California Supreme Court Ruling is an Important Win for Homeowners
A California homeowner whose home was underwater asked her bank to approve a short sale of their home and the bank agreed… but under one condition. The borrower would have to agree to waive her anti-deficiency protection, which means that she would be responsible to pay the difference between the sales price of the home and what was owed.
The homeowner agreed… the home was sold for less than the amount owed on the mortgage… and the bank moved to recover the amount of the deficiency. And were that all there was to the story, it would seem like just another day of the foreclosure crisis and I’d hardly have noticed it, let alone have written about it.
This time, however, the homeowner turned to the courts, filing a complaint that asked the court to rule that the bank could not obtain a deficiency judgment against her based on California Code of Civil Procedure §580b. That statute, while it would protect a borrower from a deficiency judgment in the case of a foreclosure, was less clear as to whether the protection would extend to short sales.
The homeowner’s lawsuit was subsequently dismissed by the trial court, but the appellate court reversed the lower court’s decision, ruling that §580b did in fact prohibit deficiency judgments after ANY kind of sale… assuming it was a purchase money obligation. [Coker v. JP Morgan Chase Bank, N.A., 2015 Westlaw —– (Cal.).]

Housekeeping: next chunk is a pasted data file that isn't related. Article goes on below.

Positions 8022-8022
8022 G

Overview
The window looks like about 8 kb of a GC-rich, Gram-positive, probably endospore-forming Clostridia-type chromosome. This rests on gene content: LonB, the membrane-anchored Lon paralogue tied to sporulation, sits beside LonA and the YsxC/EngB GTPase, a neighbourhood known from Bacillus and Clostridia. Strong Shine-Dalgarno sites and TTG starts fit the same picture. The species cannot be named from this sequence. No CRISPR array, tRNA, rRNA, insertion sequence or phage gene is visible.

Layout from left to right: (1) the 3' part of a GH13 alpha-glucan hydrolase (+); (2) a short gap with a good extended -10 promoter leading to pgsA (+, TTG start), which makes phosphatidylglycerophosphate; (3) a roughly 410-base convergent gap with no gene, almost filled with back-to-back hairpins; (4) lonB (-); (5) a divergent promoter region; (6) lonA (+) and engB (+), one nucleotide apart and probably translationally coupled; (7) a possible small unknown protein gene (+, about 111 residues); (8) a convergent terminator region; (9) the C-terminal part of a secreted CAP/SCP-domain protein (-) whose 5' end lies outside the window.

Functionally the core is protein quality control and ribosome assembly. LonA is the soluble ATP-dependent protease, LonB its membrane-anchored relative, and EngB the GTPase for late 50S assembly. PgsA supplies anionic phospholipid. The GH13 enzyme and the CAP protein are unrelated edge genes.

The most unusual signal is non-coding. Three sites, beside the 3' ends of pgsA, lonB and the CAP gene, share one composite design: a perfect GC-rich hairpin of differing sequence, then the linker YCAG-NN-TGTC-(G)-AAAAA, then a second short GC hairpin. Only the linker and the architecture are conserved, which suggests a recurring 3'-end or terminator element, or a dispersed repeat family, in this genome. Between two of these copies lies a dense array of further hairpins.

The bank, of course, also argued that the homeowner had agreed to waive any such protection against deficiency judgments, but the high court responded by stating that contractual waivers of §580b are simply unenforceable.
Frankly, I can’t imagine that ruling happening several years ago, so all I can say about it now is… WOW. It really does show that things do change, perhaps not as quickly as we’d like them to, but in time.
Next, the bank took the case to the California Supreme Court, arguing that since the facts of the case applied to the pre-2012 version of §580b, the anti-deficiency protections should only apply in cases where a foreclosure sale had taken place. However, just a few days ago, the California Supreme Court unanimously ruled against the bank’s arguments… and ruled in favor of the homeowner.
The court apparently based its ruling on earlier decisions, determining that in order to protect homeowners from deficiency liability on purchase money obligations, regardless of whether a foreclosure sale had been held, or not… they had all broadly interpreted California Code of Civil Procedure §580b.
So, that’s that. Assuming we’re talking about a purchase money mortgage, as opposed to a Home Equity Line of Credit used for other purposes, for example, California homeowners don’t have to worry about a lender coming after them to collect amounts not recouped from the sale of their homes… whether the sale occurred as a result of a foreclosure or short sale.
It seems to me that this is an important victory for California’s homeowners, especially since the foreclosure crisis is nowhere near over in this state… but not all legal experts agree.